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WTF is Jamstack?

This term "Jamstack" is becoming a buzzword among development communities. But what does it mean and why should you care about it?

Jamstack is this new(ish) term gaining popularity among web development communities. In fact, the premier Jamstack Conference was held just last month (October 2018).

But what is Jamstack and why should you care about it?

What is Jamstack?

The community website provides a one-sentence overview of Jamstack:

Modern web development architecture based on client-side JavaScript, reusable APIs, and prebuilt Markup.

Right, so the "JAM" in Jamstack stands for Javascript, APIs, and Markup. WTF?

Yeah, well, the term is a little goofy. Netlify co-founder Matt Biilman has joked that he and a friend coined the acronym prior to knowing what it stood for. The part that tripped me up when I first learned about it was that you don't actually need Javascript to follow the Jamstack approach. Yeah, so ... The first letter in the acronym is one of the least important parts of the entire philosophy.

Instead, I like to think about the Jamstack as being a philosophy that guides the production and distribution of dynamically-built static sites.

The term static sites holds some implication that it's ... well, static -- that you can't use a database and/or a content management system to power your content. But that's not true. Jamstack defines when the a site retrieves dynamic content, not how it is retrieved. And that is to say all dynamic tasks in a Jamstack site occur at build time, not at runtime.

Using the community's best practices, this is the process for deploying a site using the Jamstack approach:

  1. Make a change to the code locally.
  2. Push the changes to GitHub.
  3. GitHub webhook notifies a server to build the project.
  4. Server pulls down the changes from GitHub.
  5. Server builds the project.
  6. Server uploads the HTML files from the built project (along with any necessary assets/) to a CDN.
  7. Server informs CDN to invalidate its cache.
  8. Site is live.

When a visitor accesses your site they are delivered static files through a content delivery network (CDN). There's no retrieving data through a database at run time because there is no runtime -- it's actually a static site. But, it doesn't have to feel static because you have the ability to automate every step in the process, and you have have the freedom to do whatever you want at build time (e.g. using a CMS to build your pages).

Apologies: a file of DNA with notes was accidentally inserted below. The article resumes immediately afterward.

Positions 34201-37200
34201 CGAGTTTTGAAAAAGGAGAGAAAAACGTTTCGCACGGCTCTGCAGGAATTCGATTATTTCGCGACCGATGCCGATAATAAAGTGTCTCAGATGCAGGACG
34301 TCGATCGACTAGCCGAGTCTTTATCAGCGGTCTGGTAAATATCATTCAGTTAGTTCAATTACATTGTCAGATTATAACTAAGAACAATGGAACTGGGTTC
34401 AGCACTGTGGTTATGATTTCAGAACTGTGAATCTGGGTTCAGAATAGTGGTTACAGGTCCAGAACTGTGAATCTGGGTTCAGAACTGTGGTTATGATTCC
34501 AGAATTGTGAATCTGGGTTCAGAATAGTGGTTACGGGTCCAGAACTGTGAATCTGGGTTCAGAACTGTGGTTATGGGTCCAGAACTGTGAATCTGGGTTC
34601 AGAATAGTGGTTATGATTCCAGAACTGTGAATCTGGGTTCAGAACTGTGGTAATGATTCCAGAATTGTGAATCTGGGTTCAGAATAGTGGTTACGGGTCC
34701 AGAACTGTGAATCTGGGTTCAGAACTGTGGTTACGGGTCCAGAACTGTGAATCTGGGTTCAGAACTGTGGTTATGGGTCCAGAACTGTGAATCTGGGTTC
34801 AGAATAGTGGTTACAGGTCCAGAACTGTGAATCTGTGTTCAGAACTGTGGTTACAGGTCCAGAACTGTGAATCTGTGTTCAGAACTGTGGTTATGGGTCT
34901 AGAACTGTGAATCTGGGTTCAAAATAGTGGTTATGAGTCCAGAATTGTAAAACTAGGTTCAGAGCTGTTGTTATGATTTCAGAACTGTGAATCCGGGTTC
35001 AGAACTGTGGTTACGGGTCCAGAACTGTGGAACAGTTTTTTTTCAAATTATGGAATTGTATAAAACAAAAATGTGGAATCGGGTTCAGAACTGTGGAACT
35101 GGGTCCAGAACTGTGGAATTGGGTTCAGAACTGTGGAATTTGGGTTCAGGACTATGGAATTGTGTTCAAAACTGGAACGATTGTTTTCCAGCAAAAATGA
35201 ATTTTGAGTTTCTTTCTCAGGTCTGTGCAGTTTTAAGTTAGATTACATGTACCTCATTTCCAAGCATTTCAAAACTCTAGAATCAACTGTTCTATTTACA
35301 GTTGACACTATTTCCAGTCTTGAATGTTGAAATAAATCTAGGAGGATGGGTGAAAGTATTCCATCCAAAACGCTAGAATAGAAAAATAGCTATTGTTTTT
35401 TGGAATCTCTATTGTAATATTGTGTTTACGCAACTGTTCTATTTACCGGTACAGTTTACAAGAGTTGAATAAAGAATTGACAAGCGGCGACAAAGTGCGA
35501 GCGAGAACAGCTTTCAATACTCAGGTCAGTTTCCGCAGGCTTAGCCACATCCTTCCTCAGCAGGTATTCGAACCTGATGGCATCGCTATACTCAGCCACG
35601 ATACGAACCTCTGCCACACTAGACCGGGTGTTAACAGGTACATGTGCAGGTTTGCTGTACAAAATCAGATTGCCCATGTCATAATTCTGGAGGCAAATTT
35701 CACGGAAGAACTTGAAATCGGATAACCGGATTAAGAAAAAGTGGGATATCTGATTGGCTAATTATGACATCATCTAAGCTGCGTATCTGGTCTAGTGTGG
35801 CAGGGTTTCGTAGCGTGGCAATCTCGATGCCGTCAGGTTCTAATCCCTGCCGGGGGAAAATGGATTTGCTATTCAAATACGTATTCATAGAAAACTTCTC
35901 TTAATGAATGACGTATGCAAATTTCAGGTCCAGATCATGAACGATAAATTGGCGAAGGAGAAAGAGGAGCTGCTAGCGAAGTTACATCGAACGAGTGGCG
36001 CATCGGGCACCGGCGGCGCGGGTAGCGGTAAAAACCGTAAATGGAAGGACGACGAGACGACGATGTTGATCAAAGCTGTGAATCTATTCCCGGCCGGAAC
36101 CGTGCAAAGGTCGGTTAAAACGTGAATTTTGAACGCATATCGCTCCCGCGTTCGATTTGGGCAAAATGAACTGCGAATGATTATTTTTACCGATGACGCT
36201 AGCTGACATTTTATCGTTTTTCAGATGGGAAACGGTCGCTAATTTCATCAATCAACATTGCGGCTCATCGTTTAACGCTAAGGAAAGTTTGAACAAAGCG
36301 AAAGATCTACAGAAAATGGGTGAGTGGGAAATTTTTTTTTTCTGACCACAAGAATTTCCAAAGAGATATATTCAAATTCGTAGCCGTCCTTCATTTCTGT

Why should you care?

Okay, so Jamstack really just a different way of building and delivering content to visitors. Why does it matter to you?

Because being able to deliver the same information to a visitor using static files is significantly simpler and has the following benefits:

But that's not all ...

The Best Part

The absolute best part of Jamstack is that it is a high-level methodology, not a formula dictation.

Think about what may seem like a synonym to Jamstack:

So if you want to use PostgreSQL or React or Nginx you don't fit within one of these communities. But with Jamstack, it makes no difference which site generator, content source(s), build tool(s), build platform, or CDN you use. The community is being built around the practice, not the products.

Getting Started

One problem with the high-level approach of Jamstack is that it can be a little intimidating to get started because there is no specific formula. Fortunately, there are some seriously great tools available.

The place to start is with Netlify. The creators of Netlify are the ones who've coined the Jamstack term. Netlify is super powerful and manages steps 3-8 of the deployment process outlined above. So all you have to worry about is:

And you can use the powerful features of Netlify on its free tier, so it is absolutely worth a try.

I hope you have success trying out the Jamstack approach. I am a huge proponent of it and plan to litter this site with articles on it. So feel free to drop me a line if you struggle to get started or have questions about the approach.

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